March and rally in Marietta to protest the killing of George Floyd

Speaker with bullhorn at Black Lives Matter demonstration in MariettaDemonstration in Marietta to protest the killing of George Floyd by Minneapolis police (photo courtesy of Amy Barnes)

Amy Barnes provided the Courier with video footage and still photos of the peaceful demonstration in Marietta Sunday afternoon to protest the death of George Floyd at the hands of Minneapolis police (watch the video below).

Barnes wrote to the Courier:

Cobb County almost never has protests – today, hundreds of people showed up to protest in honor of George Floyd and to seek redress regarding racial disparities in treatment of citizens of color by the police and courts.

I participated in the march and rally to film and to protest charging and sentencing disparities between defendants of color and white defendants. Through my work as a criminal defense paralegal, it is shocking, saddening, and gut-wrenching what is happening to families across Cobb County and other Metro-area counties.


It is time for change, and today’s protest was part of the continuing effort to seek redress and lobby for changes to laws, policies, and judicial processes, and to demand changes to the roster of who fills the ranks in our police departments.

Several protesters reported to me that they felt fearful of police brutality, and the organizer afterwards announced that she had coordinated with the county police department to ensure that no violence would come upon the protesters, so long as the protest remained peaceful.  There was no looting, no damage, no litter, and plenty of free expression.

Cobb County and Marietta police cordoned off roadways to accommodate the hundreds of people marching from the Cobb County Police Department headquarters to Marietta Square for a rally and then marching back to Cobb County Police Headquarters for a second rally before the protest ended.

Watch the video from Amy Barnes


4 Comments on "March and rally in Marietta to protest the killing of George Floyd"

  1. Who is the group who organized this? Do they have a website? I’d like to join or do something to help move this forward in my community.

  2. As an African American living in Georgia for a few years, I didn’t expect to meet white people who were still bold face racists. My white and black folks back home were stunned how here in the south many have that old southern racists thinking. My experiences with racism have been in the workplace in a school that here in Cobb county. I have seen black men harassed and fired like it ain’t nothing. Simply because they were highly educated men. In addition, the black staff wasn’t even greeted with a hello from the Head Educator who calls himself a Reverend at that. I believe in light of the protest between both black and white it’s turning on the light of a discussion to talk about race and aim for change. It was wonderful to see a police officer in Houston take lead of the protest and support it. Racism is a systematic issue being rooted out and exposed now, starting with bad police,good cops don’t deserve this deal that’s why they too need to expose it and or their partners who are, but we have to root it out also in the workplace, everyone should be accountable to become mandated reporters in the workplace when we see it and hear it. I worked at another school in doraville and listened to a video recording someone privately shared of the principal yelling at an African American employee in a tone as if she was a slave master.When I heard it, I said wow this is bad out here, these white people hide behind school facilities, courthouses, business firms and at-will laws to push their racist agenda. Thank God all white people are not racist, because many are outraged as well. When I was at the doraville school I personally did a great job changing the severe behavior of a 16 year okd white student no one could do anything with. But the principals white favorites became jealousy that I was able to turn the student around and they did not renew my contract. So we need to screen and address racism in the work place. Lastly, I will be addressing the At-will laws where an employer can terminate you for no reason here in Georgia. I work hard for what I get, and the thought a racist boss can justify firing me if he or she wants, it’s humiliating a law can contribute and allow what is really a discrimation racist process. Know one knows how far back the At-Will law is, but it is a racists tool we need to look at because it is a weapon to end people of color their jobs. One main besutuful thing I would like point out, this protest represents what America is supposed to be, both black, white,Hispanic, biracial. Asian, multiracial diverse group of people wanting justice. And that’s what is deserving toevery human being.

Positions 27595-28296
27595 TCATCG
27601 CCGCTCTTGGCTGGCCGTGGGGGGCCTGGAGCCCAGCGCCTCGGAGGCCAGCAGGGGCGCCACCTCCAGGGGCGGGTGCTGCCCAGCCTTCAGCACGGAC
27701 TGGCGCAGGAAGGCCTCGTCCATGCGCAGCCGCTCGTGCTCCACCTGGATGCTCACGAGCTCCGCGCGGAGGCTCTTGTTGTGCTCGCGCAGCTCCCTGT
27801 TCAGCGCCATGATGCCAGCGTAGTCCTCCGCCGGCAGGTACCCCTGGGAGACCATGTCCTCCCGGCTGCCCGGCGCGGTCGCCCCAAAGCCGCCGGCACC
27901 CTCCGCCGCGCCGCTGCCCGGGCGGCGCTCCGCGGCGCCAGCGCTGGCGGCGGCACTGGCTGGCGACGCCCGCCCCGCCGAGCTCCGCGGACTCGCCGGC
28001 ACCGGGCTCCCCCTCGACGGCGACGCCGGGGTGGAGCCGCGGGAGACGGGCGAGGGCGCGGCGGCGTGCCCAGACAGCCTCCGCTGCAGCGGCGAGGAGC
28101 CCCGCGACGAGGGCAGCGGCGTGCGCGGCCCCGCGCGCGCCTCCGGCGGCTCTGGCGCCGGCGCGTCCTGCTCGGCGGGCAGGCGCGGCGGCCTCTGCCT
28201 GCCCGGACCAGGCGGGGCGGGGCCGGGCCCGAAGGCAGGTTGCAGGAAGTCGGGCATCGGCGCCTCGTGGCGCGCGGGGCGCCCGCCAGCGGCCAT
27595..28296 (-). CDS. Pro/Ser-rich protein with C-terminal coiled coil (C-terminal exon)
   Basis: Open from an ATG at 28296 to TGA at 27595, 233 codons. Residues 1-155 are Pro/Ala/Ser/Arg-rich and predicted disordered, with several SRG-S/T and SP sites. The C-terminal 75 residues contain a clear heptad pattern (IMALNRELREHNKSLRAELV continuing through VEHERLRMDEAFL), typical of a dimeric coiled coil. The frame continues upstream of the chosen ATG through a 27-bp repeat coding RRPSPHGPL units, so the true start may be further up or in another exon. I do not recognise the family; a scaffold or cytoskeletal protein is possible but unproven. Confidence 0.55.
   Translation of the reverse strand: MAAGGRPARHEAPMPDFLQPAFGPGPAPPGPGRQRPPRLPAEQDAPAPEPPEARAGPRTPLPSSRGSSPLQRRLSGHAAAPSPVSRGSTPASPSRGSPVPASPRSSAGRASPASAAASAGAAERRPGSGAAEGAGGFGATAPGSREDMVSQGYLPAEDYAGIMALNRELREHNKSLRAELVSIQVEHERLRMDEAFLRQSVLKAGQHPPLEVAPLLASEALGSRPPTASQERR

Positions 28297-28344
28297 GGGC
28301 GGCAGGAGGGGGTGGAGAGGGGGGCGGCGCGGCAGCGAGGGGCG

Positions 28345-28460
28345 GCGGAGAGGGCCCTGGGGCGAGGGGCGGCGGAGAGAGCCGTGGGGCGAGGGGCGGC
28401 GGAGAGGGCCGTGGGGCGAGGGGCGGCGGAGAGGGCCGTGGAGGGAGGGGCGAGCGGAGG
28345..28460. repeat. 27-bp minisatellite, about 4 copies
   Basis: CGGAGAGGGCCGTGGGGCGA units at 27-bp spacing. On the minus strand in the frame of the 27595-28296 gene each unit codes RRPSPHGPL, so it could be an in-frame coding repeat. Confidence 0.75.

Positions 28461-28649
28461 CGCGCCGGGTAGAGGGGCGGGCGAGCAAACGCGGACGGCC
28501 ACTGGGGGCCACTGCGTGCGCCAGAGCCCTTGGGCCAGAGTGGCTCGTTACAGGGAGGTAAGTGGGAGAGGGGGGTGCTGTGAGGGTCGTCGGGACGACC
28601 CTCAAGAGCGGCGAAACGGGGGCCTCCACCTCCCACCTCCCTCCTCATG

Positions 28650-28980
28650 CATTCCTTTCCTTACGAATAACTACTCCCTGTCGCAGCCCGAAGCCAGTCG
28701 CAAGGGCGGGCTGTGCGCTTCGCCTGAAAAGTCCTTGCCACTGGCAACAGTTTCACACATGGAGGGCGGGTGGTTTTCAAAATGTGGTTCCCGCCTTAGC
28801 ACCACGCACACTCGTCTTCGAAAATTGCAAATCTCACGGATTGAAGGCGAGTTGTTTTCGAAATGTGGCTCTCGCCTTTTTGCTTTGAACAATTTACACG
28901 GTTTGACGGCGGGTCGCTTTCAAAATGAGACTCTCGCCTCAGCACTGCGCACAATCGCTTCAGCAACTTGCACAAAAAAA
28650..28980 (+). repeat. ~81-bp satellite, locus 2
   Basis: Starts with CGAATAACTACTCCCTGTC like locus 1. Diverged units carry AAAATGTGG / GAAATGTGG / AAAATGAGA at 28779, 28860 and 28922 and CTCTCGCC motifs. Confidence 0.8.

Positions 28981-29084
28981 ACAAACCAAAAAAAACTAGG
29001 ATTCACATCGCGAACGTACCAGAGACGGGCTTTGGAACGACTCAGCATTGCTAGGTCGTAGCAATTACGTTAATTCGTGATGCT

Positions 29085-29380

3. Are you marching tomorrow?

  4. Mamunah Carter | June 10, 2020 at 10:51 pm | Reply

    I would like to participate in the next protest rally for racial injustice. Please send me the date and time of the next march! Thank you.

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